Alex Harvey Battles to Bronze at Cross Country Skiing World Cup in Norway

    November 30, 2018

    LILLEHAMMER, Nor.—Alex Harvey sprinted to his first World Cup cross-country ski podium of the young season, winning the bronze medal on Friday in Lillehammer, Norway.
     
    It is the earliest in the World Cup season the 30-year-old Harvey has ever reached the sprint podium in his 10-year career.
     
    “It is always fun to be on the podium no matter when you do it, but to do it early in the season is a bit of a pressure reliever,” said Harvey. “This tells me I did the right things this summer and is a nice confidence booster to know you are still in the game because there always questions marks in cross-country skiing when you start the season.”
     
    It was the 30th World Cup medal of the three-time Olympian’s career.
     
    “When I came out on the team, we would win one or two medals a year. None of us thought any of us could have a handful of podiums in one season like many of us have done,” added Harvey, who also has five World Championship medals to his credit.
     
    “For me to break the 30 mark is not something I ever dreamed of – it just seemed too far out of reach. It takes a lot of people to get on a podium any week, and especially 30 times so the credit goes to a lot of people.”
     
    After qualifying for the round of 30 in the head-to-head heats in 17th spot, Harvey exercised his trademark tactic of conserving energy before darting past the pack up the final hill and into the stadium to handily win his quarter-final heat. With the top-two athletes in each heat, along with the next two fastest times overall, advancing to the next round, the St-Ferréol-les-Neiges, Que. native lined up against a stellar string of cross-country ski skate sprinters in his semifinal round.
     
    With Norway’s Sindre Skar and Emil Iverson darting ahead of the six-man pack early in the 1.6-kilometre loop of the Lillehammer stadium, Harvey was in an all-out war with the rest of the group in a lightning-quick heat. Crossing the finish line in fourth spot, it appeared the veteran of the Canadian squad’s day was done, but fortunately he secured a ticket into the final after grabbing one of the two lucky loser spots.
     
    “I’m just not fast enough off the start and the quarter-final was a bit of a scrappy heat so I decided to chill at the back and let the other guys cut each other up, save my energy until the last big climb and then make my move. It is a really big, high-speed finish. I had great skis and speed and was able to push hard in both heats,” said Harvey.
     
    Harvey played his tactics different in the final, staying near the front of the group for the first half of the race with Norway’s Iversen. With Italy’s Federico Pellegrino pushing the pace out front and comfortably skiing to the gold medal, Harvey turned on the jets while descending off the final hill into the finish stretch of the stadium, moving up from fourth to jump onto the final step of the podium just .7 seconds from the win.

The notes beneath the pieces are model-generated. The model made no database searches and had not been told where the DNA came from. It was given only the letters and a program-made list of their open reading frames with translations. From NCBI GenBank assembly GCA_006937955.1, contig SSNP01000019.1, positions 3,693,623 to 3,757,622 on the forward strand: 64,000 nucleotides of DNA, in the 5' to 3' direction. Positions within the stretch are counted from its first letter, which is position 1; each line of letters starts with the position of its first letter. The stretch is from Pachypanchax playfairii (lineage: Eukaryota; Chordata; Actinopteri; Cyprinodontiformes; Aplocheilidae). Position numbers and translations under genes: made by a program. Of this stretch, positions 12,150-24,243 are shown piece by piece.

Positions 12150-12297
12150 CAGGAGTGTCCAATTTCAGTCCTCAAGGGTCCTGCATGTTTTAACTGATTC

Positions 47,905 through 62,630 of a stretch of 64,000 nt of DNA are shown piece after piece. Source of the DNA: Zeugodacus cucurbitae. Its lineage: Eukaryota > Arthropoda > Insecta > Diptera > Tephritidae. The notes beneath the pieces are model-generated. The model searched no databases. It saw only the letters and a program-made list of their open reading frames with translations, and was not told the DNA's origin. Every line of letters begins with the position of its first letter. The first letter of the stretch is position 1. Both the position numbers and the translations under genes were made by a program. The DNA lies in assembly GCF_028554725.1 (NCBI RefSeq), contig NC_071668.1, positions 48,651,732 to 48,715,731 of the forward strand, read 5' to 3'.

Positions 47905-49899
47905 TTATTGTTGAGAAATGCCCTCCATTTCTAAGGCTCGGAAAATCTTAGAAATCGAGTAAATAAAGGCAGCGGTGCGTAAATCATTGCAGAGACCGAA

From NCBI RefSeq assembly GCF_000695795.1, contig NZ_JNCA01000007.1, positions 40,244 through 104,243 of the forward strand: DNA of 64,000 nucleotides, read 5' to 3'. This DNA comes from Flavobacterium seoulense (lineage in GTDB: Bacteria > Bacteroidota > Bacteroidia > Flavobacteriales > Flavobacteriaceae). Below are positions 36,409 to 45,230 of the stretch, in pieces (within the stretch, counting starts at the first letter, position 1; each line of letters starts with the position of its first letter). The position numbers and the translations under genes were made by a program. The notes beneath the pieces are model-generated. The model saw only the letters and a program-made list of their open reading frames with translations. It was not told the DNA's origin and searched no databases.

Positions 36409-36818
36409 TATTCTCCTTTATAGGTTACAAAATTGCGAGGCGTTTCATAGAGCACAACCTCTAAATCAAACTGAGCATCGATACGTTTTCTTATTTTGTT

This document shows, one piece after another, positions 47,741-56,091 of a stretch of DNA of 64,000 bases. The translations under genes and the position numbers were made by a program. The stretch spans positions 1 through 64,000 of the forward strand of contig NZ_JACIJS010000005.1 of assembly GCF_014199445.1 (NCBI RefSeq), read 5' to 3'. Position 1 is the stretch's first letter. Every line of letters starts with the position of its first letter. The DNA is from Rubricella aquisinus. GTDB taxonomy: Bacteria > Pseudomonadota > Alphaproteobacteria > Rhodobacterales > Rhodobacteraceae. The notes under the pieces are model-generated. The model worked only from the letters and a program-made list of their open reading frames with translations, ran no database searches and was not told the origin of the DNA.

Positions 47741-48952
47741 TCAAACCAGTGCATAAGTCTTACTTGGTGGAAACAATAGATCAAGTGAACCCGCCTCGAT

“I was able to be more up front and stay out of trouble in the beginning. I don’t feel like I did anything different off the start but maybe the true sprinters were a bit more tired in the final,” said Harvey. “It was great to share this podium with the whole team. The wax techs always work so hard, but today the rain was coming down and they were just drenched. They worked so hard for this one running around in the rain to make sure I had great skis so I’m really happy to be able to give them this result.”
     
    Norway’s Iversen topped Harvey for the silver medal.
     
    Two other Canadians also hit the start line in Norway but did not qualify for the heats. Andy Shields, of Thunder Bay, Ont., finished in 60th. Russell Kennedy, of Canmore, Alta., was 64th. No Canadians competed in the women’s race.
     
     
    The World Cup continues throughout the weekend in Lillehammer, Norway with a 10 kilometre skate-ski race set for Saturday that will be live streamed on CBC.ca. The weekend will wrap up with a 15 kilometre classic-ski pursuit race on Sunday.
     
    CCC is the governing body of cross-country skiing in Canada, which is the nation’s optimal winter sport and recreational activity with more than one million Canadians participating annually. Its 60,000 members include athletes, coaches, officials and skiers of all ages and abilities, including those on Canada’s National Ski Teams. With the support of its valued corporate partners – Haywood Securities Inc., AltaGas, Swix and Lanctôt Sports– along with the Government of Canada, Canadian Olympic Committee, Canadian Paralympic Committee, Own the Podium and B2Ten, CCC develops Olympic, Paralympic and world champions. For more information on CCC, please visit us at www.cccski.com.